Association Between Trauma Center Designation and Spinal Cord Injury Admission in the USA

Ross-Jordon S. Elliott, Anand Dharia, Ali Seifi

Abstract


Background: After spinal cord injury (SCI), patients are seen in either trauma center emergency departments (EDs) or non-trauma center EDs, and then selectively admitted for hospitalization. The association between SCI and admission to designated trauma centers is currently unknown. In this study, we assess the trends in admission between designated trauma centers after SCI from a large multi-center nationwide registry.

Methods: In this retrospective analysis of the Nationwide Emergency Department Sample (NEDS), we identified visits with SCI from 2006 to 2014. Z-test analyses were used to compare patients diagnosed with SCI at EDs with an associated trauma center designated hospital (TC-visits) against patients diagnosed with SCI at EDs without an associated trauma center designated hospital (NTC-visits).

Results: A total of 516,716 reported visits were identified with SCI. The annual total ED visits with admission to the same hospital for patients diagnosed with SCI increased significantly from 39,129 to 50,127 from 2006 to 2014 (P < 0.001). From 2006 to 2014, the annual ED visits and admissions from TC-visits increased significantly from 27,781 to 43,926 and 23,445 to 35,635, respectively (P < 0.0001, P < 0.0001). However, the annual ED visits and admissions from NTC-visits did not change significantly from 23,938 to 22,107 and 15,683 to 14,493, respectively (P = 0.09 and P = 0.1). Throughout the entire study period, the annual total ED visits with admissions to the same hospital was significantly higher for TC-visits than NTC-visits diagnosed with SCI (P < 0.0001). The mean length of stay (14.1 days vs. 8.1 days), annual total in-hospital mortality (6.8% vs. 6.0%), and annual total discharges to another institution (53.8% vs. 46.8%) were significantly higher in TC-visits throughout the study period (P < 0.001). However, the annual total routine discharges (27.2% vs. 26.4%), annual total discharges to short-term hospital (12.4% vs. 7.2%), and annual total discharges to home health care (7.7% vs. 4.4%) were significantly higher in NTC-visits throughout the study period (P < 0.001).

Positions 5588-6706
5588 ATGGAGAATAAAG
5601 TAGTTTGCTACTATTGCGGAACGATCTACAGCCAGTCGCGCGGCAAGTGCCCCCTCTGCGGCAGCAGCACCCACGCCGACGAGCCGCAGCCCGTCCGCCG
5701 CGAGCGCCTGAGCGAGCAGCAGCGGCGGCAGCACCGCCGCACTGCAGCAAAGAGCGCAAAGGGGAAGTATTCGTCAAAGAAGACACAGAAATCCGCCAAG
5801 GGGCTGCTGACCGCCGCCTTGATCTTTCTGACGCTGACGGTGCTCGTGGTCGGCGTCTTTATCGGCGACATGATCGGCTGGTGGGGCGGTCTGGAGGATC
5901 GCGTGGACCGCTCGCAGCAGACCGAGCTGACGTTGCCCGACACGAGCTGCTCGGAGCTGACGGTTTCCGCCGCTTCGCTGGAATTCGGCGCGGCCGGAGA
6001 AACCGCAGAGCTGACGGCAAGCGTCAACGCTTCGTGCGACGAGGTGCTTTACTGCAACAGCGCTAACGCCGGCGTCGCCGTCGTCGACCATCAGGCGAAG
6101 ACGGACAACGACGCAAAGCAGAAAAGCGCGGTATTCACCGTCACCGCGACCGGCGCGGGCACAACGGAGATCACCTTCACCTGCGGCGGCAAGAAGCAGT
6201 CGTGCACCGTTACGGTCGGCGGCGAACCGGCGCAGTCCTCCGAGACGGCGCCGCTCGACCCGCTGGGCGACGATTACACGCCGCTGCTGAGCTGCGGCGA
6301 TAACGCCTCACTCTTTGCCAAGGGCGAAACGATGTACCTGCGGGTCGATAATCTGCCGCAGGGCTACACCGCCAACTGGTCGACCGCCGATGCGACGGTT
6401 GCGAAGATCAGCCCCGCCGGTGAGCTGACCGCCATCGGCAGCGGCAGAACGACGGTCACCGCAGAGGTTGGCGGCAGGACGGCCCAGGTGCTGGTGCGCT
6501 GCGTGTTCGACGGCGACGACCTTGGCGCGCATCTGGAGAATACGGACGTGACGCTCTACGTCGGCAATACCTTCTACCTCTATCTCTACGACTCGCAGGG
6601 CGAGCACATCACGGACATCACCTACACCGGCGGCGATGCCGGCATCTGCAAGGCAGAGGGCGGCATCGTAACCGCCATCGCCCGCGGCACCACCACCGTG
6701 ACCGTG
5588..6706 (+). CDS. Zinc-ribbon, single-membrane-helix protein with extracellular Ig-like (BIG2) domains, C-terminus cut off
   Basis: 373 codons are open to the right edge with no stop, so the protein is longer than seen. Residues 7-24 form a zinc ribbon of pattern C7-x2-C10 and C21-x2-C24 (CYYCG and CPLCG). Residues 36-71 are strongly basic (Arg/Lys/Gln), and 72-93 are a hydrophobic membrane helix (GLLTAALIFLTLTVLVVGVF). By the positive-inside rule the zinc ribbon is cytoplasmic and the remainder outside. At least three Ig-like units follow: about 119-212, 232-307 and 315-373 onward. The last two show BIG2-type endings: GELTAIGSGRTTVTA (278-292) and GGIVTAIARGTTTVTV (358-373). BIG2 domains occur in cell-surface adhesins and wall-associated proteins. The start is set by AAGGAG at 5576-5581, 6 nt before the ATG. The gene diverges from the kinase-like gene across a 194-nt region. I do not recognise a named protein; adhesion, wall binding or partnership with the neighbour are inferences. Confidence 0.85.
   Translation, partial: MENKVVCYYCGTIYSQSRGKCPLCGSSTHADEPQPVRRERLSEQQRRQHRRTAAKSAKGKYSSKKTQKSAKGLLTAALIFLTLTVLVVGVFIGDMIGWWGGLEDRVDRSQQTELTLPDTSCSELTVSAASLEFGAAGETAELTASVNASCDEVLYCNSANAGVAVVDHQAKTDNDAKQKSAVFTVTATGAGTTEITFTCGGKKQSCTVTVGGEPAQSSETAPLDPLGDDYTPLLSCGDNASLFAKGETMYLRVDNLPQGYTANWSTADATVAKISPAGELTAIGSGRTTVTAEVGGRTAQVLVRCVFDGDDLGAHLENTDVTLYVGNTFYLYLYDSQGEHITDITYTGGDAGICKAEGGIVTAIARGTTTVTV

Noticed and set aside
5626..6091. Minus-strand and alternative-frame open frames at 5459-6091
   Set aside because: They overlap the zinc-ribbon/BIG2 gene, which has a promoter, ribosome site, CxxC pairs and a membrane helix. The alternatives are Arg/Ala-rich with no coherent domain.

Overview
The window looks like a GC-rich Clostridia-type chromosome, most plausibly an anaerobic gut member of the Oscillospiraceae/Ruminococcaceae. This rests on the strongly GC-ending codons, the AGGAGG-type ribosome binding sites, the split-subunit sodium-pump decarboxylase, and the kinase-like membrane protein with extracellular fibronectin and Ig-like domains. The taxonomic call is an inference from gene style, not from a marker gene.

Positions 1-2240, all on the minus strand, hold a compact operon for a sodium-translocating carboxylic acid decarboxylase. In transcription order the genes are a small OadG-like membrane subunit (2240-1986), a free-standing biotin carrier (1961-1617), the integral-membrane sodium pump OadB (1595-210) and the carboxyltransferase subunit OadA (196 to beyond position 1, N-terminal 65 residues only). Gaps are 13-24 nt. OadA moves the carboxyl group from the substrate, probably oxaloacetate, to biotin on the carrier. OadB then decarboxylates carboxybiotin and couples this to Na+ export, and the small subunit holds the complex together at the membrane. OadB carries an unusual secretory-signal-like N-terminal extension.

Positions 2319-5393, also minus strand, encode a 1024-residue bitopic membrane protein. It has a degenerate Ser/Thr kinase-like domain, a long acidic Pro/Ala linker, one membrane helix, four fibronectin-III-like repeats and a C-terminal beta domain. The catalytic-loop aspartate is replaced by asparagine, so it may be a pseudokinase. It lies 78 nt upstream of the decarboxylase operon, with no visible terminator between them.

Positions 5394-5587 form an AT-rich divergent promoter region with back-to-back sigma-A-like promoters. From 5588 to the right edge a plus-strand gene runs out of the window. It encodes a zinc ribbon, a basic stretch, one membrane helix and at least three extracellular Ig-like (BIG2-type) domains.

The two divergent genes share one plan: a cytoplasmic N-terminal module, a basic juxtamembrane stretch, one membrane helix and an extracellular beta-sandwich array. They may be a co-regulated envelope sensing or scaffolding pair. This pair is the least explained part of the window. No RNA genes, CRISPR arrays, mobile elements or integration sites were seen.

Conclusions: Of the population of patients with SCI who visit EDs, those seen at trauma centers have a significant parallel association with incidence and patient outcome compared against those seen at non-trauma centers. Prospective research is warranted to make recommendations for required healthcare infrastructures based on an institution’s trauma center designation.




J Neurol Res. 2020;10(5):193-198
doi: https://doi.org/10.14740/jnr609

Keywords


Spinal cord injury; Trauma; Trauma center; Mortality; Hospital length of stay; Disposition

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